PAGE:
Caracas Chronicles is a team effort, so without further delay, I want to introduce the group of writers that, I hope, will help continue making this a place...
Caracas Chronicles is a team effort, so without further delay, I want to introduce the group of writers that, I hope, will help continue making this a place worth visiting. Two of them you already know.
Since joining CC in 2012, Gustavo Hernández Acevedo (GEHA) has made himself indispensable, keeping us abreast with happenings beyond Caracas. Whether it’s visiting local stories in Puerto La Cruz or detailing corruption scandals in his home base of Barquisimeto, Gustavo gives Caracas Chronicles most of its non-Caracas flair. He has also meticulously documented the rising tide of media hegemony. Gustavo will continue along these lines, but will also venture into writing some investigative reporting of his own, with longer, more in-depth pieces.
Emiliana Duarte (@emiduarte) took the blog by storm right about when Hugo Chávez was preparing to meet his maker. Her assessments of everything from the opposition as seen from the inside to, yes, cake!… have been both incisive and delightful. She’s a breath of fresh air, one of the few people with the cojones to go check out the masses wanting to see Hugo Chávez’s coffin. After some well-deserved time off, she is back on the saddle again.
Now for the new writers.
Audrey M. DaCosta (who comments as adrytatoo) is a young marine biologist and a mother of two. A recent ex-pat, she will bring to the blog her own insight on gender issues. She will also be tackling Venezuela’s numerous environmental challenges. Finally, she has just recently left the country, so she will be writing about her experiences as she ventures out into the world – something many of you will surely relate to.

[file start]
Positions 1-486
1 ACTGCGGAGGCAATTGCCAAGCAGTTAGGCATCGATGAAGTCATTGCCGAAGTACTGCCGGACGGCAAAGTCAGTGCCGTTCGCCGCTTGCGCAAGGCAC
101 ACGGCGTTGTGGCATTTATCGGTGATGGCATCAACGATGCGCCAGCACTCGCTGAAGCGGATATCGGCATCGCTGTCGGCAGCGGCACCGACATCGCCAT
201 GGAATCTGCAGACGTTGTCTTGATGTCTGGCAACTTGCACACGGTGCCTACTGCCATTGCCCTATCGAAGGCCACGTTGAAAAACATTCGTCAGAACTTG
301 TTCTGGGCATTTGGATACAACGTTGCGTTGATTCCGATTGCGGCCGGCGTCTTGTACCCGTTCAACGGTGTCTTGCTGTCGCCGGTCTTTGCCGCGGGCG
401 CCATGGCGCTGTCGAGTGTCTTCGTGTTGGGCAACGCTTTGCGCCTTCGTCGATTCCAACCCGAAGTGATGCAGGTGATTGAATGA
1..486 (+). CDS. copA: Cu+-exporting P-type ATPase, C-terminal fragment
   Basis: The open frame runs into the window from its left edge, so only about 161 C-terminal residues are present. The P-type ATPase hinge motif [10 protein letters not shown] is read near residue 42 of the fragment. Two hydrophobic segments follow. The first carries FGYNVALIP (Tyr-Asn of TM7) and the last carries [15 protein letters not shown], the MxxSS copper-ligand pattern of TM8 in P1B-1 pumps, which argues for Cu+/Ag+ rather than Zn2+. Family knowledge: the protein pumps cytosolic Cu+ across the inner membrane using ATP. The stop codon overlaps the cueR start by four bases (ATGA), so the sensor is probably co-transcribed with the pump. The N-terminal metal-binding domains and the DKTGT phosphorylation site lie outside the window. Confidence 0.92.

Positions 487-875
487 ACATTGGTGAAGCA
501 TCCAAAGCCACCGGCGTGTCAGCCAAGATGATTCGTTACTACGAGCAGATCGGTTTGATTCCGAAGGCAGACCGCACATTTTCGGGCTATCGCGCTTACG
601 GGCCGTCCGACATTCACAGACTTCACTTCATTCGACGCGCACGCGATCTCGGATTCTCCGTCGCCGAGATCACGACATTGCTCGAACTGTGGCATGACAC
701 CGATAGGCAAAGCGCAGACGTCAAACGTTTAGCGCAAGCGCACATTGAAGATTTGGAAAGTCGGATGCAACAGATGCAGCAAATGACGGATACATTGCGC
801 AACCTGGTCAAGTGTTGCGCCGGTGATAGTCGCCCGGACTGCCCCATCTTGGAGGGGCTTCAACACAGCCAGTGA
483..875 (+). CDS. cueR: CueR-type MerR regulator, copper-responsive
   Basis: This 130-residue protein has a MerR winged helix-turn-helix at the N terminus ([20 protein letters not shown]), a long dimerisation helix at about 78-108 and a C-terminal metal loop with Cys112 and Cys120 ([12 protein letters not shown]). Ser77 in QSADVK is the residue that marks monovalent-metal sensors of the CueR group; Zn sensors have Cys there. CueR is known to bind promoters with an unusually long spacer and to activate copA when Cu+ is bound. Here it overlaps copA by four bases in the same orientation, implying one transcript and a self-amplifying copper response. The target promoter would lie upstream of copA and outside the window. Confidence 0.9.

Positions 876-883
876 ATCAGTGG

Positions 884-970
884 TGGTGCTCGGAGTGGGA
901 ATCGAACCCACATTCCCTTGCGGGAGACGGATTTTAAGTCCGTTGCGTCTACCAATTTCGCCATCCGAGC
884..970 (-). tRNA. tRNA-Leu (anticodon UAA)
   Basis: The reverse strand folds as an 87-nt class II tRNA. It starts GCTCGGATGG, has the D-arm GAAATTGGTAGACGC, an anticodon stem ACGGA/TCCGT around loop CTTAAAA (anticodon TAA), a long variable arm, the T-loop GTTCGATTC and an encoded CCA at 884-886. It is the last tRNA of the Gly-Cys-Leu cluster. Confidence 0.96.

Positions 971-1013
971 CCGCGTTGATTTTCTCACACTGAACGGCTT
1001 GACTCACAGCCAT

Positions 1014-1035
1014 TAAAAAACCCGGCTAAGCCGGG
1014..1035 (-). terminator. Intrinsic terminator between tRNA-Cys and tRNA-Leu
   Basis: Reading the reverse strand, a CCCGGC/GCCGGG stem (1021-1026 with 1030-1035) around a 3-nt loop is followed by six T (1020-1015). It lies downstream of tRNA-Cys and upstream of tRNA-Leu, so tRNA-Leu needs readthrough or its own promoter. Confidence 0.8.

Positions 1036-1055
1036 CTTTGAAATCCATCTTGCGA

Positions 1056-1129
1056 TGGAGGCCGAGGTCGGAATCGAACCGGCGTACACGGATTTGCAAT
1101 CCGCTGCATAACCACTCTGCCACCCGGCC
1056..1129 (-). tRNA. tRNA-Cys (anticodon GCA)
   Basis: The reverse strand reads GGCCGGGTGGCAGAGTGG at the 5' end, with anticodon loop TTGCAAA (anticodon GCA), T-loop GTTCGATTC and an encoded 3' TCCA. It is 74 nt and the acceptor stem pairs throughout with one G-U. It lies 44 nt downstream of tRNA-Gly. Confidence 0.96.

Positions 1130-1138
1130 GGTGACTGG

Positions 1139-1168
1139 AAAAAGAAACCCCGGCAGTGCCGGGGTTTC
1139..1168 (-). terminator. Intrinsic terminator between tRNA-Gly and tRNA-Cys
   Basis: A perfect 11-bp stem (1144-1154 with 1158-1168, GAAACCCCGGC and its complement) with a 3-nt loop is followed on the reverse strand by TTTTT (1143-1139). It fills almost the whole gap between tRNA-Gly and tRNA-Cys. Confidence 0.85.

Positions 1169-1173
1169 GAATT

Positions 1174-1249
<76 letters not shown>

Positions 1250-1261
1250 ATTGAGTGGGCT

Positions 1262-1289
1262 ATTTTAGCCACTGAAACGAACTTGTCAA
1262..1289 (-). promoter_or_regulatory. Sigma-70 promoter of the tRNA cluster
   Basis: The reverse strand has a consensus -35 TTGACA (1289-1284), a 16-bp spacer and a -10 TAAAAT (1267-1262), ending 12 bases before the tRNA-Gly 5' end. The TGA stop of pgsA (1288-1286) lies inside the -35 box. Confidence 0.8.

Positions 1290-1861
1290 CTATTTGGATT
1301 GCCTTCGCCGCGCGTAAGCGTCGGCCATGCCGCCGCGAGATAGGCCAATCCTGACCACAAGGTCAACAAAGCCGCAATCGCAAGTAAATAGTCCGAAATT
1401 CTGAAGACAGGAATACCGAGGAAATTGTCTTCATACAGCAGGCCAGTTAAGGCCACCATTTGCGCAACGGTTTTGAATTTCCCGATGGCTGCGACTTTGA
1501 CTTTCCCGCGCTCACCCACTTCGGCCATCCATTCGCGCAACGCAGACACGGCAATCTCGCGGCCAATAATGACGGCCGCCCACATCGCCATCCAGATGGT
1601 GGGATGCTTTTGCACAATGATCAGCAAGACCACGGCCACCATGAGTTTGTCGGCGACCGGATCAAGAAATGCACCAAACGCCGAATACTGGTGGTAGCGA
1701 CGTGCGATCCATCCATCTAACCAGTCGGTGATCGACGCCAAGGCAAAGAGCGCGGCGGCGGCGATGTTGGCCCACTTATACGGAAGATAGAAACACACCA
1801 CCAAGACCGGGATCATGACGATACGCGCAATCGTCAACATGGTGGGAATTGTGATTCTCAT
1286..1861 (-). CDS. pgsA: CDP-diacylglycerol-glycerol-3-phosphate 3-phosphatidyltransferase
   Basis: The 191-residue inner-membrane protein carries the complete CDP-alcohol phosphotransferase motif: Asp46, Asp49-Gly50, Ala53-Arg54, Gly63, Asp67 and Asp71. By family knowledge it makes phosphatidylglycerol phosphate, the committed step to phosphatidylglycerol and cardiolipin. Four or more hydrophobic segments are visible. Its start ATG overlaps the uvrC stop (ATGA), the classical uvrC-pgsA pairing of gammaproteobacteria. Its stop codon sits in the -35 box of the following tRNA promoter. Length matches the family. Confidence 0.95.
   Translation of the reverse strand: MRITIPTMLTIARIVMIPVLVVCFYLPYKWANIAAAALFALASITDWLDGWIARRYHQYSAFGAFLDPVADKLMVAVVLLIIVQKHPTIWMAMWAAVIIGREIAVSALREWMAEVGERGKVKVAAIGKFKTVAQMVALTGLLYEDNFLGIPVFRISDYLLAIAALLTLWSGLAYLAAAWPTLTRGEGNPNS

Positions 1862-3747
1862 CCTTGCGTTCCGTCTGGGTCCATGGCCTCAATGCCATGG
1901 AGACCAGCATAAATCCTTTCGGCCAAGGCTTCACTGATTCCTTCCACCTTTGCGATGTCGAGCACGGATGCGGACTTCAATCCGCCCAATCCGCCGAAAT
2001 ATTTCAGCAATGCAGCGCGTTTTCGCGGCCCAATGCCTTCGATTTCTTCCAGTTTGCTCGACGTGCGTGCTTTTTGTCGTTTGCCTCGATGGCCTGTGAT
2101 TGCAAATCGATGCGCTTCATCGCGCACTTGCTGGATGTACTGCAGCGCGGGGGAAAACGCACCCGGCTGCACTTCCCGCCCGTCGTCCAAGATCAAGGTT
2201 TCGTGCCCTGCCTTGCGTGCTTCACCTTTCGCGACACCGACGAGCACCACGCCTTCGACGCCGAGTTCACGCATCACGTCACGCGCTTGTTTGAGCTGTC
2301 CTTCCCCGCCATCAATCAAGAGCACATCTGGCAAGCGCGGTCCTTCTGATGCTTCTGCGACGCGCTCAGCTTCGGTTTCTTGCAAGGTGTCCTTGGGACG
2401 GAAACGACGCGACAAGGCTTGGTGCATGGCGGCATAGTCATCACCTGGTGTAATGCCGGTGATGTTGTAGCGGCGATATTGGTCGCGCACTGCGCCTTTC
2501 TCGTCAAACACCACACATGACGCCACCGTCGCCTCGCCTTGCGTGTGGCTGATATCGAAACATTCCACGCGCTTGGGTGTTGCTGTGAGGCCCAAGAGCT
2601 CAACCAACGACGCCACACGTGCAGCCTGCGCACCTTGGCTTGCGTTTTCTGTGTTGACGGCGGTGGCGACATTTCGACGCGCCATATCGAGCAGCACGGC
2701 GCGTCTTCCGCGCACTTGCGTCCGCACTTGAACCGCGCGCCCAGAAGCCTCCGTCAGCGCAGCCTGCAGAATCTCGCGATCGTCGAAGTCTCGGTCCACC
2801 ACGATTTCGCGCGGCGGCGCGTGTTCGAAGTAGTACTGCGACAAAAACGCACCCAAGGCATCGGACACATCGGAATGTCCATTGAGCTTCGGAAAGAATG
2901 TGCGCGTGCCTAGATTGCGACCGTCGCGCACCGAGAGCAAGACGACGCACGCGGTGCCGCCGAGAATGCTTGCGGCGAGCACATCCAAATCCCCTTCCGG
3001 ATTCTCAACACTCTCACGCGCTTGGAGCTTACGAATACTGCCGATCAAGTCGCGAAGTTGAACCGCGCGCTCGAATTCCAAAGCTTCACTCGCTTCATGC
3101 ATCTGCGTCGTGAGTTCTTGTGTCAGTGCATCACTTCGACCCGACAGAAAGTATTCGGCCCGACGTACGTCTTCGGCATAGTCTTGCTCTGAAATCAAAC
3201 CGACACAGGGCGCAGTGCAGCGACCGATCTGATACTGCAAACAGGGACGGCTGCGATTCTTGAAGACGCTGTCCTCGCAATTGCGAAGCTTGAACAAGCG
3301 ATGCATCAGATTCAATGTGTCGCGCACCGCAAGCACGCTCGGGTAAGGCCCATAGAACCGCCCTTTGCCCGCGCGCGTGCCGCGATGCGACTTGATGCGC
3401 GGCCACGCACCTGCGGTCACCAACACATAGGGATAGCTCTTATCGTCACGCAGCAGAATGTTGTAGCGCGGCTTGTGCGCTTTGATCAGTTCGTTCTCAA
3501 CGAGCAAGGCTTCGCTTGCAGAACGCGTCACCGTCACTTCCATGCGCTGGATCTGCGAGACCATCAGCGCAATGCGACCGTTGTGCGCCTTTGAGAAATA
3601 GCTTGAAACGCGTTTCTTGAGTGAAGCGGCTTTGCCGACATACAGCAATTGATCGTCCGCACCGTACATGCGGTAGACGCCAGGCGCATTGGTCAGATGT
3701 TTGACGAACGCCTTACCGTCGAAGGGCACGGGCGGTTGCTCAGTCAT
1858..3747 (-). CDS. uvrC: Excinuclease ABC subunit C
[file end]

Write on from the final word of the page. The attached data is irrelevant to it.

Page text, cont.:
Rodrigo Linares is also a frequent contributor. A USB engineer with a Master’s from MIT, he is one of the young crop of brilliant professionals we are honored to have met through the blog. A Venezuelan with deep roots all over the country, ones that go back centuries, he will be writing mainly about infrastructure, technology, and even things like microbrewing. Should be interesting.
Carlos Rangel (@carlosrangel87) is a talented young Venezuelan economist. The grandson of a towering Venezuelan intellectual, he is also the nephew of my college girlfriend, which means I have known him since he was a toddler, way back in the late 80s. More importantly, he is whip smart and eager to share his thoughts. He will be writing about Venezuela’s municipal policymakers from the inside, with a focus on crime-fighting.
Last but certainly not least, Anabella Abadí (@janabadi) and Bárbara Lira (@bslira) are two young Venezuelan economists with a sharp eye for data and a cold head for reasoning. They are well on their way to establishing themselves as serious analysts, whether it’s through their writings in Prodavinci, their book “Gestión en Rojo,” or their work as consultants, which is where I first had the privilege of meeting them. They will be posting jointly, in both English and Spanish, and their main focus will be myth-busting the revolution by taking statements from official sources … and de-constructing them. Call it “reductio ad chavismum.”
Here’s hoping that CC serves as a springboard for bigger, better things for all of them. I, for one, can’t wait to read what they have to say.
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